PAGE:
In Russia, it was Andrey Fyodorov who openly proclaimed the need to investigate translation on the basis of linguistics. In the early 1950s and later he argued that translation is "a creative activity related to language and literature and inevitably implying collision of two languages" (translation mine. - V. S.) [Fedorov, 1958, p. 15]. The appeal was heard and supported by Yakov Rezker who paid special attention to inter-lingual correspondences, which gave birth to his theory

of regular correspondences [Rezker, 2007]. The purely linguistic approach to translation had many followers whose attention was focused on both correspondences and discrepancies between specific languages. The idea was very simple: such correspondences and discrepancies are bound to influence the translator's decision; they explain either the need for transformations or the lack of them. The essence of the linguistic approach is best summarized by Leonid Barkhudarov, another prominent translation scholar, who argued that Translation Theory must, first and foremost, determine correspondences and discrepancies between the means of expressing identical meanings in SL and TL, and on this basis to reveal the most regular ways of overcoming these discrepancies ("translation methods") [Barkhudarov, 1975].

The same approach was pursued by Vladimir Gak who stated that a translator deals with specific utterances in which words and grammatical forms express certain notions and relations which - in their turn - reflect certain phenomena of reality. It means that translation equivalence is based on the similarity of linguistic forms or on the same meanings of the units that differ in their forms or on the similarity of the situation described in the source text (ST) and the TT. On this basis Vladimir Gak differentiated between three models of translation (formal, semantic, situational) and three corresponding levels of equivalence [Gak, Grigoryev, 2000].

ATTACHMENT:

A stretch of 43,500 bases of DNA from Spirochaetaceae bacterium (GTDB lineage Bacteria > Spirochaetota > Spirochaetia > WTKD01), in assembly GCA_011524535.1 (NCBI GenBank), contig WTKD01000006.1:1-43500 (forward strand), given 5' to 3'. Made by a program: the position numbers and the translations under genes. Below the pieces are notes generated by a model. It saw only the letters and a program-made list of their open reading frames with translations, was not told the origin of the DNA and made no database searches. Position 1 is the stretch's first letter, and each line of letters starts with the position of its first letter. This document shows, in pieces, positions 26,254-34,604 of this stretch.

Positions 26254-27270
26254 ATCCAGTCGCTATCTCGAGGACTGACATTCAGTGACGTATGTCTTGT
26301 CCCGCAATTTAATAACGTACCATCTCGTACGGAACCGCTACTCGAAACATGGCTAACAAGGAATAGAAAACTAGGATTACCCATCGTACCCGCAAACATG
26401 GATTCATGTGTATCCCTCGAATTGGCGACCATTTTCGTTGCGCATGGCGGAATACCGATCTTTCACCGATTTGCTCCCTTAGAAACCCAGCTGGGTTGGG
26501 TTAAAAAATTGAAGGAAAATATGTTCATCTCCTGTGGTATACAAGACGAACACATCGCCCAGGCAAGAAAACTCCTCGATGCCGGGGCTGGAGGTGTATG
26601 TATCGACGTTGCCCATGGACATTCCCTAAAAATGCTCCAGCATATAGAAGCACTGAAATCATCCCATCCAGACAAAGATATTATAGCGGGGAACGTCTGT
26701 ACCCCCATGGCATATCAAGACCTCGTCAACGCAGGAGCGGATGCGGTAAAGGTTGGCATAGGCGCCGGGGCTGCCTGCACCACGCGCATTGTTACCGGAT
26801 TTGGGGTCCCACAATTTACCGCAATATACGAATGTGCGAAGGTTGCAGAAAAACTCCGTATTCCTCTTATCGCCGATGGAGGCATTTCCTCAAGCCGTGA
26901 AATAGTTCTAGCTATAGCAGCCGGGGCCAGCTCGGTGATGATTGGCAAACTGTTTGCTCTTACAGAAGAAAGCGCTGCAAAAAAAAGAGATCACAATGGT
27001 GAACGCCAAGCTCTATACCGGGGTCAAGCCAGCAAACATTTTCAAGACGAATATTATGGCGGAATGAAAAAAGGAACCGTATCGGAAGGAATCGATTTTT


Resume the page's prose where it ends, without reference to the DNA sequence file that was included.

I want to make clear that reproduction of the content of the works written by the founders of Russian Translation Studies is not intended to reveal the roots of the communicative-functional approach to translation. Because there were none. I strongly believe that the purely linguistic approach pursued by the Translation Theory founders is not a convenient tool to reveal the essence of translation as a purposeful human activity. It investigates translation as if it is made in a vacuum, and represents it as a kind of "philological game": a translator allegedly substitutes units and forms of one language for units and forms of another language in accordance with rigid patterns, or algorithms, predetermined by the degree to which the linguistic units and grammatical forms in question coincide or differ in the two languages. Extra-lingual factors are totally disregarded, and the only guiding point and the quality criterion is